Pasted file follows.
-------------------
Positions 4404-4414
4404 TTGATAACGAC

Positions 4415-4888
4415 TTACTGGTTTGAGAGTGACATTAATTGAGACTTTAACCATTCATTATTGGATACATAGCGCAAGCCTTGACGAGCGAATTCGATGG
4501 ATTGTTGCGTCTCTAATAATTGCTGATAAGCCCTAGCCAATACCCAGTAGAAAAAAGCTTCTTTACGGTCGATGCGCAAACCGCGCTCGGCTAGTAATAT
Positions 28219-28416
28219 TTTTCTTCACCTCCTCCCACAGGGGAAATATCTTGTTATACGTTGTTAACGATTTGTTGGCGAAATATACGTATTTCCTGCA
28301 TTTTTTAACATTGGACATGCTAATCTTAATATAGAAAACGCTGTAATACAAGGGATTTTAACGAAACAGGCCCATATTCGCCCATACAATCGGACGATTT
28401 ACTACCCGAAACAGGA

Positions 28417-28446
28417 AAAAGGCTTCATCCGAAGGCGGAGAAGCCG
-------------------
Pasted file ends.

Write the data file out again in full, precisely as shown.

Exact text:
Positions 4404-4414
4404 TTGATAACGAC

Positions 4415-4888
4415 TTACTGGTTTGAGAGTGACATTAATTGAGACTTTAACCATTCATTATTGGATACATAGCGCAAGCCTTGACGAGCGAATTCGATGG
4501 ATTGTTGCGTCTCTAATAATTGCTGATAAGCCCTAGCCAATACCCAGTAGAAAAAAGCTTCTTTACGGTCGATGCGCAAACCGCGCTCGGCTAGTAATAT
Positions 28219-28416
28219 TTTTCTTCACCTCCTCCCACAGGGGAAATATCTTGTTATACGTTGTTAACGATTTGTTGGCGAAATATACGTATTTCCTGCA
28301 TTTTTTAACATTGGACATGCTAATCTTAATATAGAAAACGCTGTAATACAAGGGATTTTAACGAAACAGGCCCATATTCGCCCATACAATCGGACGATTT
28401 ACTACCCGAAACAGGA

Positions 28417-28446
28417 AAAAGGCTTCATCCGAAGGCGGAGAAGCCG